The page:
Dominion Energy should measure, monitor, mitigate, and set quantitative reduction targets for methane emissions resulting from natural gas storage assets.
Research indicates methane leaks from gas operations could erase the climate benefits of reducing coal use. Methane emissions are a significant contributor to climate change, with an impact on global temperature roughly 84 times that of carbon dioxide over a 20 year period. Leaked methane represented 30 billion dollars of lost revenue (3 percent of gas produced) in 2012 according to a 2015 Rhodium Group study. Yet, an October 2016 study published in Nature indicates methane emissions from the oil and gas sector are 20 to 60 percent higher than previously thought.
While utilities are increasingly reliant on the safe, reliable, and efficient delivery of gas along the value chain, the 2015 failure of a gas injection well at Southern California Gas Company’s Aliso Canyon Storage Field in Los Angeles revealed major vulnerabilities in the maintenance and safety of natural gas storage facilities. The incident exposed both a lack of oversight and contingency planning for a well blowout.
The casing failure of well SS-25 precipitated the release of over 100,000 tons of methane into the atmosphere, resulting in the relocation of 8,000 families and jeopardizing California’s mitigation objectives under the state's climate law AB-32. Relocation, clean up, well containment, and litigation costs have soared to over 800 million dollars to date, with criminal filings and civil lawsuits still pending against SoCal Gas.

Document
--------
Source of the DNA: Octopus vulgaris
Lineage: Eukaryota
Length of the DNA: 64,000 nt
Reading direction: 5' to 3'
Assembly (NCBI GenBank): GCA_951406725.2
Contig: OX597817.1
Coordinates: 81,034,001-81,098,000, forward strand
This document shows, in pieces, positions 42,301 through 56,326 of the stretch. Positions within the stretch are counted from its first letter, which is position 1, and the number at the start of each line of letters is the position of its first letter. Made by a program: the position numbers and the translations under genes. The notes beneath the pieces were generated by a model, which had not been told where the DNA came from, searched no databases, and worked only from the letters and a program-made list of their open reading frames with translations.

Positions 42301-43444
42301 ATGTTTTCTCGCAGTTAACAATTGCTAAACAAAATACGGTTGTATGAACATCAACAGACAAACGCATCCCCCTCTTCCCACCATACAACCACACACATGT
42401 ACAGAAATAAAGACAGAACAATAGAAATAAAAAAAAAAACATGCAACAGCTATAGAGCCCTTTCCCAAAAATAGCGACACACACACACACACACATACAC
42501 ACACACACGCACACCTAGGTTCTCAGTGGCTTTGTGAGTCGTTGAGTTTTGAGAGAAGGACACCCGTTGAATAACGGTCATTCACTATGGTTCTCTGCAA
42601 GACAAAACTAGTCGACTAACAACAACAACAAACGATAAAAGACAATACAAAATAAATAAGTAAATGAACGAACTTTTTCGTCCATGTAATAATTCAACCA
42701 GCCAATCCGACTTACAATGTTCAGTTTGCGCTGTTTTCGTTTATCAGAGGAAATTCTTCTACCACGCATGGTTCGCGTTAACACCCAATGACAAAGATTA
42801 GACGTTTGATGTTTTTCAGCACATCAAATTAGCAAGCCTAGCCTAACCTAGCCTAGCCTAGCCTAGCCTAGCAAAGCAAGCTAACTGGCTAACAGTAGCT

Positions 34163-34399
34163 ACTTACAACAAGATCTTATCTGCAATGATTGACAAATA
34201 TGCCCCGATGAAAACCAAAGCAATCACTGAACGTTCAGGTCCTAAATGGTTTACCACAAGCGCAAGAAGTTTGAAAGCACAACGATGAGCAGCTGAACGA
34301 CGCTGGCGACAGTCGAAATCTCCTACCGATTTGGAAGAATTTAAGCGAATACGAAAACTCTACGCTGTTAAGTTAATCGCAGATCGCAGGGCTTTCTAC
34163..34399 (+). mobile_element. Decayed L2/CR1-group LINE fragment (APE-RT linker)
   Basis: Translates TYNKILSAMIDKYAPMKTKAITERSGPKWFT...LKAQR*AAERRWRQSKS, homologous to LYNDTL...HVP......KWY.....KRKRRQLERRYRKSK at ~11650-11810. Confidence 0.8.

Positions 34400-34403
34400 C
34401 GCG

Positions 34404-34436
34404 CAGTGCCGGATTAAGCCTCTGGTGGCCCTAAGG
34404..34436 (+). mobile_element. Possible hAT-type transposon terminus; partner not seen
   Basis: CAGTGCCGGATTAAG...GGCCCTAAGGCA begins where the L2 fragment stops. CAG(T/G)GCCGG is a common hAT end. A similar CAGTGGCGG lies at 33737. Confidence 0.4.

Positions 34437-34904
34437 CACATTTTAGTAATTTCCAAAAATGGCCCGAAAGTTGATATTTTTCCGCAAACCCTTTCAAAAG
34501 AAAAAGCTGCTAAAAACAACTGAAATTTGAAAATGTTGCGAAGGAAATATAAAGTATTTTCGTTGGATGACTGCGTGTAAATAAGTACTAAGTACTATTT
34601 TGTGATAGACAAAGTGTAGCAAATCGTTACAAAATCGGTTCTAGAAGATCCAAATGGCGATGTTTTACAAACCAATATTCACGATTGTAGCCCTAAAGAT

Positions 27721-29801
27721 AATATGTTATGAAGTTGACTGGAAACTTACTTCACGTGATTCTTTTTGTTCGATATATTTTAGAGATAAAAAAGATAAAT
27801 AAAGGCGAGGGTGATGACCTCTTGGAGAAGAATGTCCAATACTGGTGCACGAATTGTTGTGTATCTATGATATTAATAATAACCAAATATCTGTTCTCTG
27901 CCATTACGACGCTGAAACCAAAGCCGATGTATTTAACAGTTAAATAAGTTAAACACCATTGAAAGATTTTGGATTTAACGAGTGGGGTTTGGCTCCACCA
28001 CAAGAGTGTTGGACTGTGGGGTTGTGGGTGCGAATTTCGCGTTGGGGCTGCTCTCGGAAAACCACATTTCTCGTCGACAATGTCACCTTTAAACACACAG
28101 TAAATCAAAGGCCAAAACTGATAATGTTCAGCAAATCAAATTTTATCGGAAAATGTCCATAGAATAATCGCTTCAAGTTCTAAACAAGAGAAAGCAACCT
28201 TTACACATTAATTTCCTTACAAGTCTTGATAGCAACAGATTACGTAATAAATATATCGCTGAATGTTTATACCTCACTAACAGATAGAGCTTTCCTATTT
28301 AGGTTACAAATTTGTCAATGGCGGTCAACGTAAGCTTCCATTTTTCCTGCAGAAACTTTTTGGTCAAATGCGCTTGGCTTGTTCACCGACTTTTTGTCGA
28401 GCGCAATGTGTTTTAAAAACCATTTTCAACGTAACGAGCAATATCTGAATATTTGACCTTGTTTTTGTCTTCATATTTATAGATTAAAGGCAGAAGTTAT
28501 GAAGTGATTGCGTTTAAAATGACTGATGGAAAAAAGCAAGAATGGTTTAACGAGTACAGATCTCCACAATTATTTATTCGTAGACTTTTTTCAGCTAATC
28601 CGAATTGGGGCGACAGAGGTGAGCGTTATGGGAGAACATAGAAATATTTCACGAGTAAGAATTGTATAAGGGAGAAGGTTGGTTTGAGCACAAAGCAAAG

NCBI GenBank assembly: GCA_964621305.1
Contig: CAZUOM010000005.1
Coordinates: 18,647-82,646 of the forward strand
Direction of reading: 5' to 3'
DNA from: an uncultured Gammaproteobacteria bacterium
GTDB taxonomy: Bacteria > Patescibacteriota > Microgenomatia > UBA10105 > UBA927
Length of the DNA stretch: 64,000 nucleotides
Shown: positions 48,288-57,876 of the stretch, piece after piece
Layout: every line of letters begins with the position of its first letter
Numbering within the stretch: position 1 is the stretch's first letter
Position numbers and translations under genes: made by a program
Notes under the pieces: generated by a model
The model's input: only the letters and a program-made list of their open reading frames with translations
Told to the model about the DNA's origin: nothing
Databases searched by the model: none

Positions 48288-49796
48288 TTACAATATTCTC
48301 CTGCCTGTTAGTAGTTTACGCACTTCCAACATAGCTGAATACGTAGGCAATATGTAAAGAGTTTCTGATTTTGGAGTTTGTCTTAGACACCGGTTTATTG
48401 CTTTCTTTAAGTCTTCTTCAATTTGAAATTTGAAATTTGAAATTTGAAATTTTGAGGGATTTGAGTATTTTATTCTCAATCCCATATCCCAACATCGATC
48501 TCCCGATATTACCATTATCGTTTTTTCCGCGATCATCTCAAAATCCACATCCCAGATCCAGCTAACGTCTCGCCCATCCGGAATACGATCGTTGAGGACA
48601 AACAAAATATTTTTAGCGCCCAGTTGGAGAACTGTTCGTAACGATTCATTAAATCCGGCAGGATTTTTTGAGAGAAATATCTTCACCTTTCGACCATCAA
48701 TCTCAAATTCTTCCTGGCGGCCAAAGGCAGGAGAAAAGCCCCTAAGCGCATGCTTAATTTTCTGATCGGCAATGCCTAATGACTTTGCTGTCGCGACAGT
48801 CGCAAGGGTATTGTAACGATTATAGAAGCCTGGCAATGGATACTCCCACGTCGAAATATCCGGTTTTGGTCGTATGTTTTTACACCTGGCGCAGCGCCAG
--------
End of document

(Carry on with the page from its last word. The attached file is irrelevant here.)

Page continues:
There are over 400 gas storage facilities around the country. According to the Energy Information Administration, over 80 percent of these facilities are also located in depleted oil wells, many drilled decades ago. Dominion has storage facilities that may face similar risks to Aliso Canyon, as it is estimated to hold the third highest volume of natural gas in the country.
In response to Aliso Canyon, the Pipeline and Hazardous Materials Safety Administration has recommended minimum federal safety standards for previously unregulated underground gas storage facilities. A failure by companies to proactively inspect, monitor, and upgrade critical transportation and storage infrastructure with the aim of reducing methane emissions may invite more rigorous regulations, particularly at the state level.
Poor oversight of gas infrastructure, including storage facilities, has a direct economic impact on Dominion, as lost gas is not available for sale. We believe a strong program of measurement, mitigation, target setting and disclosure reduces regulatory and legal risk, maximizes gas for sale, and bolsters shareholder value.